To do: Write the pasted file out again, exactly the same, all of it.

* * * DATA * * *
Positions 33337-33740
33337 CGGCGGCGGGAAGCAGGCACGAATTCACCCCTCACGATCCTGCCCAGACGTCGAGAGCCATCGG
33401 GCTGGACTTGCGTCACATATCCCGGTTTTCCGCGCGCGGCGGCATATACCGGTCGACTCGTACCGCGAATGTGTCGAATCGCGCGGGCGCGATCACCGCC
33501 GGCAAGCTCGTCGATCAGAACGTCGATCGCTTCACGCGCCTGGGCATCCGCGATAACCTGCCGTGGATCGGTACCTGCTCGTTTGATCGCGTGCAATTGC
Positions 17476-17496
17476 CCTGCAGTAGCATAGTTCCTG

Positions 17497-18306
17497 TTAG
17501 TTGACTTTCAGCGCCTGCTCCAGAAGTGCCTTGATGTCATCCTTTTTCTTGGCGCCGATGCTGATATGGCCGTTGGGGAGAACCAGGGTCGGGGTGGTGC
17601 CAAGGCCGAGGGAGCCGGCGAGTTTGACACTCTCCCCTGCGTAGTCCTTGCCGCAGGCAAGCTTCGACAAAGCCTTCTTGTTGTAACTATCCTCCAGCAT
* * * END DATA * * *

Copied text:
Positions 33337-33740
33337 CGGCGGCGGGAAGCAGGCACGAATTCACCCCTCACGATCCTGCCCAGACGTCGAGAGCCATCGG
33401 GCTGGACTTGCGTCACATATCCCGGTTTTCCGCGCGCGGCGGCATATACCGGTCGACTCGTACCGCGAATGTGTCGAATCGCGCGGGCGCGATCACCGCC
33501 GGCAAGCTCGTCGATCAGAACGTCGATCGCTTCACGCGCCTGGGCATCCGCGATAACCTGCCGTGGATCGGTACCTGCTCGTTTGATCGCGTGCAATTGC
Positions 17476-17496
17476 CCTGCAGTAGCATAGTTCCTG

Positions 17497-18306
17497 TTAG
17501 TTGACTTTCAGCGCCTGCTCCAGAAGTGCCTTGATGTCATCCTTTTTCTTGGCGCCGATGCTGATATGGCCGTTGGGGAGAACCAGGGTCGGGGTGGTGC
17601 CAAGGCCGAGGGAGCCGGCGAGTTTGACACTCTCCCCTGCGTAGTCCTTGCCGCAGGCAAGCTTCGACAAAGCCTTCTTGTTGTAACTATCCTCCAGCAT